LOS ANGELES, CALIFORNIA. A team of researchers from the U.S.C. School of Medicine and the Oregon Health Sciences University reports on their evaluation of a new, in-office test for the presence of Helicobacter pylori. Helicobacter pylori bacteria are found in the stomach of billions of people around the world and have been implicated in stomach ulcers, stomach cancer, MALT lymphoma, and dyspepsia (indigestion). The presence of the bacteria can only be finally confirmed through a biopsy of the stomach lining (endoscopy), but many tests are available for use in initial screening; these tests involve antibody tests (requiring a blood sample), urea breath tests, and stool tests for H. pylori antigen. Most of the screening tests require samples to be sent to a laboratory for evaluation and are therefore expensive and time-consuming.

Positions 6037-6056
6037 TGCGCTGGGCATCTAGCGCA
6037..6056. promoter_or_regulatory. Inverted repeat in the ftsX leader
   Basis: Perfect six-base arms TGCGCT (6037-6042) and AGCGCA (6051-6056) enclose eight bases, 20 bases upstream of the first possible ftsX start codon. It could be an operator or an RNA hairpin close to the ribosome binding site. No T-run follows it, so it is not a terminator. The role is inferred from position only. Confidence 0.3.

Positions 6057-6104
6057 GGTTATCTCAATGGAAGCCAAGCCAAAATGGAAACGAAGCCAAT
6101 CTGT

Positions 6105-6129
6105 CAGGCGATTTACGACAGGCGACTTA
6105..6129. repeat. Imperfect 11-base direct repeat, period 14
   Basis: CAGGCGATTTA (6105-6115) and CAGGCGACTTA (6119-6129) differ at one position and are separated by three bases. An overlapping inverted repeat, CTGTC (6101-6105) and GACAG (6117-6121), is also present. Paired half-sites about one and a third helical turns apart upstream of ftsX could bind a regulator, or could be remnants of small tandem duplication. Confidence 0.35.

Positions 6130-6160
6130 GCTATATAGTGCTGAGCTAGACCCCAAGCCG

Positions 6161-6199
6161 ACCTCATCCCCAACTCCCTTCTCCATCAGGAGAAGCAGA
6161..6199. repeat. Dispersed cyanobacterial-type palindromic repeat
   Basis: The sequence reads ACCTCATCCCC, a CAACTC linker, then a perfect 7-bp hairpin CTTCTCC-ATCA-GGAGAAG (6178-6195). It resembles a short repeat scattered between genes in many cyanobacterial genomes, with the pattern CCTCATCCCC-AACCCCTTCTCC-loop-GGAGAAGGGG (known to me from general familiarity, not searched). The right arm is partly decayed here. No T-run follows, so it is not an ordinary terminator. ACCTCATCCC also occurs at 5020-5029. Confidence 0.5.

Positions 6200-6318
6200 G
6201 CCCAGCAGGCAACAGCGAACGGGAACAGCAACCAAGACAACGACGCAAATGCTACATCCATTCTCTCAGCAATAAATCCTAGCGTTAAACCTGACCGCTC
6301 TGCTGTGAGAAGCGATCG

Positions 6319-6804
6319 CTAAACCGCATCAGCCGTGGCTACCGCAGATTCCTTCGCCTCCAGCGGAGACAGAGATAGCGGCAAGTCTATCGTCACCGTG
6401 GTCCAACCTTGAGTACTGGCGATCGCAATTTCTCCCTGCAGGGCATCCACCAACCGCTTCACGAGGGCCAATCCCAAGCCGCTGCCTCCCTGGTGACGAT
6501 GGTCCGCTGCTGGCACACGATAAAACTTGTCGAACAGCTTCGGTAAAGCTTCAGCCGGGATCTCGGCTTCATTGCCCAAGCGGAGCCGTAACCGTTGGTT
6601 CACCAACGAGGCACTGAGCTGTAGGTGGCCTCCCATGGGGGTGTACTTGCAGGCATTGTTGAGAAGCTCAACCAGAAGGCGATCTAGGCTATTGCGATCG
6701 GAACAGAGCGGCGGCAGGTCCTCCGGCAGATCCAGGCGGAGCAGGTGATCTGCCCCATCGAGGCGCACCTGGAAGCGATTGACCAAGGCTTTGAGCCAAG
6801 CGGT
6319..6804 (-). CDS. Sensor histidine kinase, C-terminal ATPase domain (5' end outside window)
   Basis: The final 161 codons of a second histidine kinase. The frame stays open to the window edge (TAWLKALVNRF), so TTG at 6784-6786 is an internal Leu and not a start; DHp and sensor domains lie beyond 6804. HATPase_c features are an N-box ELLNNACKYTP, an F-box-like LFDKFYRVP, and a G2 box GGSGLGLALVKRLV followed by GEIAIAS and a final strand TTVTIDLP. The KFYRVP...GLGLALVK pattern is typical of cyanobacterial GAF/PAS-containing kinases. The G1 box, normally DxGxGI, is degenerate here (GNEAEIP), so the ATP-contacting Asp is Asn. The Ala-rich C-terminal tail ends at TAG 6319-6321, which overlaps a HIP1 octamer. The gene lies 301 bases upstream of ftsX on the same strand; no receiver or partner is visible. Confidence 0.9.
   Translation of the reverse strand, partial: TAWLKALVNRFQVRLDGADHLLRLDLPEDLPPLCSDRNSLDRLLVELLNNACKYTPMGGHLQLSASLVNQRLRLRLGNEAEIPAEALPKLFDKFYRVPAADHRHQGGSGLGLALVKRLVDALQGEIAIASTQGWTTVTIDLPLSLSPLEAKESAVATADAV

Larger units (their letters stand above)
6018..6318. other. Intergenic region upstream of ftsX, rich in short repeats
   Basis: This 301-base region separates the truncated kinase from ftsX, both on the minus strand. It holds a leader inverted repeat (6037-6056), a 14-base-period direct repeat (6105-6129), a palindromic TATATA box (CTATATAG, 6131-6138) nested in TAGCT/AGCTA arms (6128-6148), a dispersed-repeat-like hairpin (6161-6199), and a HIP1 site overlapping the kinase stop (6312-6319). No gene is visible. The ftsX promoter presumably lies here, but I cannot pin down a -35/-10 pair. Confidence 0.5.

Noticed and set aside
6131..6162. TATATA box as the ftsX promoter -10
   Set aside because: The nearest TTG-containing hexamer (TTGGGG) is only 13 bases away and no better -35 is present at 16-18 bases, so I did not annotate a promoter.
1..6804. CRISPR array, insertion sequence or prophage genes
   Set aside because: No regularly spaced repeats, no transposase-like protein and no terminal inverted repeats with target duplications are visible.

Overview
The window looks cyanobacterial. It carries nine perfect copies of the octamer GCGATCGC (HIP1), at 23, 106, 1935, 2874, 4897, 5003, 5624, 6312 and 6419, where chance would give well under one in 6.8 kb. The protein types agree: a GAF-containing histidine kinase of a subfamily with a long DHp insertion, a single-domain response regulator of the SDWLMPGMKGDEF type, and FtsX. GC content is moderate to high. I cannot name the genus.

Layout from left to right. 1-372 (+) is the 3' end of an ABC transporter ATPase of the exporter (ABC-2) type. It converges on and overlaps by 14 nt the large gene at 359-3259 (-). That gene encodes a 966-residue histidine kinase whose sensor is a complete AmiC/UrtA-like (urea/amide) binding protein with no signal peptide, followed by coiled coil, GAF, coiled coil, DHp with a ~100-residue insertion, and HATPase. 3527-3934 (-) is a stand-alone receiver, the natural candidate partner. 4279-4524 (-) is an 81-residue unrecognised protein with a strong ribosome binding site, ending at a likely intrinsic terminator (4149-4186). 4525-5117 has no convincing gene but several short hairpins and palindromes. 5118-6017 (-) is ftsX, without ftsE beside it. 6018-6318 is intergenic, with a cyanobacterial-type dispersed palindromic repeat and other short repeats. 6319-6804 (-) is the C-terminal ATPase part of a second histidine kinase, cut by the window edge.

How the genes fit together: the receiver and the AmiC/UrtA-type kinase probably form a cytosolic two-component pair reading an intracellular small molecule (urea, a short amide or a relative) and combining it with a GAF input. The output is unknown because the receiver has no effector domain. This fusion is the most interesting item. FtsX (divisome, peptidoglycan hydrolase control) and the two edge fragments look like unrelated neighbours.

The research team now reports that a new test requiring only a
drop of blood and a test strip is quite accurate in gauging the
presence of H. pylori. They evaluated the new test (Stat
Simple test, Saliva Diagnostic Systems Inc., Vancouver, WA) in 201
patients and compared the results to those obtained by the rapid
urease test, examination of biopsy specimens, and laboratory
analysis of blood using the ELISA test. They found that the new
test detected 82 out of 90 confirmed cases of H. pylori
infection correctly (90 per cent sensitivity); the test also
correctly predicted that 87 of the 110 patients confirmed as being
free of H. pylori did not have the infection (79 per cent
specificity). The researchers conclude that the new fingerstick
test is easy to use, fast, inexpensive, reasonably accurate, and
acceptable to the patient.